South Koreans Vote Amid Scandal-Tainted Presidential Election

By Aldgra Fredly
Aldgra Fredly
Aldgra Fredly
Aldgra Fredly is a freelance writer based in Malaysia, covering Asia Pacific news for The Epoch Times.
March 8, 2022 Updated: March 9, 2022

South Korean voters went to the polls on Wednesday in a presidential election marred by political scandals, at a time when the country has seen a spike in COVID-19 cases.

Election officials said an average voter turnout of 5 percent nationwide two hours after polls opened at 6 a.m. on Wednesday local time. Vote counting will begin after the polls close at 7.30 p.m., with the final tally to be completed early Thursday.

About 37 percent, or 16 million people, of the 44 million registered voters have already cast ballots in early voting on Friday and Saturday, Yonhap News Agency reported.

Yoon Suk-yeol of the conservative People Power Party and Lee Jae-myung of the ruling Democratic Party are the front-runners of the presidential race. Both candidates have been dogged by controversies during their election campaigns.

Epoch Times Photo
Yoon Seok-yeol of the main opposition conservative People Power Party, left, delivers a speech on Nov. 5, 2021, in Seoul after winning the party nomination. Lee Jae-myung of the ruling Democratic Party, right, speaks during the final race to choose their presidential candidate on Oct. 10, 2021, in Seoul. (The Epoch Times edited image via Getty Images)

Lee, 57, former governor of Gyeonggi Province, was accused of abusing his power as Seongnam’s mayor in 2012 to commit his late brother to a mental facility. He was also suspected of being involved in a corruption case involving the Seongnam development project in 2015.

Yoon, 61, former top prosecutor, had been accused of seeking advice from shamans and assisting former President Park Geun-hye in winning the last election while serving as senior prosecutor.

Their spouses have also been implicated in scandals, with Lee’s wife, Kim Hye-kyung, accused of misusing public employees and government credit cards when her husband was governor.

Yoon’s wife, Kim Keon-heem, came under fire for falsifying her resume to apply for jobs at two universities and allegedly manipulating stocks.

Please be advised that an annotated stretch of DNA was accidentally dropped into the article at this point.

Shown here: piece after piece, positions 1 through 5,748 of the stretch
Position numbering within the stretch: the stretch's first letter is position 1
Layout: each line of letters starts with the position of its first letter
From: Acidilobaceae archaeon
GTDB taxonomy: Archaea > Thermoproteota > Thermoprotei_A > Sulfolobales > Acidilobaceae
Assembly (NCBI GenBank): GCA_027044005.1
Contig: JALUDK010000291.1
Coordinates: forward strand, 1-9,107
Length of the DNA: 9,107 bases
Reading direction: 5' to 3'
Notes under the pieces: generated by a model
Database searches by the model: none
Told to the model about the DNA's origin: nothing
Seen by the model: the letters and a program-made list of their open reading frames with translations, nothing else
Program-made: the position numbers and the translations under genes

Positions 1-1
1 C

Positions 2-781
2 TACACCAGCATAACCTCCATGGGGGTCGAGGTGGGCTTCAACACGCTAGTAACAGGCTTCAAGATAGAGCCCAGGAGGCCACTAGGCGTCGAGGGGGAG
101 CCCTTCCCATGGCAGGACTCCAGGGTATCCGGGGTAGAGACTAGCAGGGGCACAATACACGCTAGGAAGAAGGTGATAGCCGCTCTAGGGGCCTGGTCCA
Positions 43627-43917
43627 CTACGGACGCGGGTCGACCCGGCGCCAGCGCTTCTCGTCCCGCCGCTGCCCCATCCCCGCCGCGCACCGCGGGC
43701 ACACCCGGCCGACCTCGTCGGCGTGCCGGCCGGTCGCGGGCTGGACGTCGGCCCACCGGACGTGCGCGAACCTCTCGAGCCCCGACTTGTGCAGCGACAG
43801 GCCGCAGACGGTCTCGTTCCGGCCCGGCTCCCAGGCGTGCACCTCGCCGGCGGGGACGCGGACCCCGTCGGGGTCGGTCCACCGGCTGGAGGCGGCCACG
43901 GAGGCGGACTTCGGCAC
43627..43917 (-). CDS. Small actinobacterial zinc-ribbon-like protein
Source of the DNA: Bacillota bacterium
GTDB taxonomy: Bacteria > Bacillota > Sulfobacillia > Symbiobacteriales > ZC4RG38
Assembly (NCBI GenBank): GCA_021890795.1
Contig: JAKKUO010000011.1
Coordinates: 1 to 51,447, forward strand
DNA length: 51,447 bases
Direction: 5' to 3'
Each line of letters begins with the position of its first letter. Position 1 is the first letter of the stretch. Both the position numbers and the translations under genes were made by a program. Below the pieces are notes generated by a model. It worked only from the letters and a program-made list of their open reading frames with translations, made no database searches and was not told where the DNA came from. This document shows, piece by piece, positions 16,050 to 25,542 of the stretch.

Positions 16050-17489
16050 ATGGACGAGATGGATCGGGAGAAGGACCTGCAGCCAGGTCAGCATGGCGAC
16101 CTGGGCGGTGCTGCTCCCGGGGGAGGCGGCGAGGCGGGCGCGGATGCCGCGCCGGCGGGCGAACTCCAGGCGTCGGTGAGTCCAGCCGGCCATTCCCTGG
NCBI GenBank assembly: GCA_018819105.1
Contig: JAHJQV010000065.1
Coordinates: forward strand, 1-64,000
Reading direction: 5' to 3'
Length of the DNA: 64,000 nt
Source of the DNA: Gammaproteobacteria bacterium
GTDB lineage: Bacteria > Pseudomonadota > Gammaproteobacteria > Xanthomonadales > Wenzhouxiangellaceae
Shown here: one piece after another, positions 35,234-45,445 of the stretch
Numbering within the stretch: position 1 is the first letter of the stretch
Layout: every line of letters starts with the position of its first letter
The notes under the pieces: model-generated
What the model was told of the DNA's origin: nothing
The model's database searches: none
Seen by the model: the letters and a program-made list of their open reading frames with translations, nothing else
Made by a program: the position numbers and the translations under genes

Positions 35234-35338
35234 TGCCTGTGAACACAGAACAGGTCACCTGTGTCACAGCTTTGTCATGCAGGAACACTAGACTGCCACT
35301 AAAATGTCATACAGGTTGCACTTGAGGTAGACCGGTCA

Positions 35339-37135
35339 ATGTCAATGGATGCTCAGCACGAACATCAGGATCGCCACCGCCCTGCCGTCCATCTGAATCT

Ahn Cheol-soo of the opposition People’s Party withdrew his candidacy last week and declared his support for Yoon. Current liberal President Moon Jae-in is barred by law from seeking reelection.

Epoch Times Photo
This picture taken on March 6, 2022, shows a man looking at posters of South Korea’s presidential candidates (top row) in Seoul ahead of the March 9 presidential election. (Jung Yeon-je/AFP via Getty Images)

Differing Foreign Policy Approaches

Yoon and Lee each bring different foreign policy approaches to the table.

Yoon seeks to restore conservative rule and has vowed to seek a stronger U.S. security commitment to deter North Korean military threats, saying that preemptive strikes may be necessary if Pyongyang displays signs of imminent attack.

Lee, on the other hand, has vowed to continue Moon’s conciliatory approach toward North Korea. He believes that South Korea could act as a mediator between Washington and Pyongyang to revive denuclearisation talks stalled in 2019.

The presidential election is taking place against the backdrop of a rise of COVID-19 cases in South Korea, with 342,446 new cases reported on Wednesday. COVID-19 patients will be permitted to cast ballots from 6 p.m. to 7.30 p.m. after regular voting closes.

The National Election Commission has revised procedures to allow them to vote directly into ballot boxes, following allegations that election officials had collected votes from COVID-19 patients in plastic bags and containers during Saturday’s early voting.

The winner of the election will take office on May 10 for a single five-year term.

The Associated Press contributed to this report.

Aldgra Fredly is a freelance writer based in Malaysia, covering Asia Pacific news for The Epoch Times.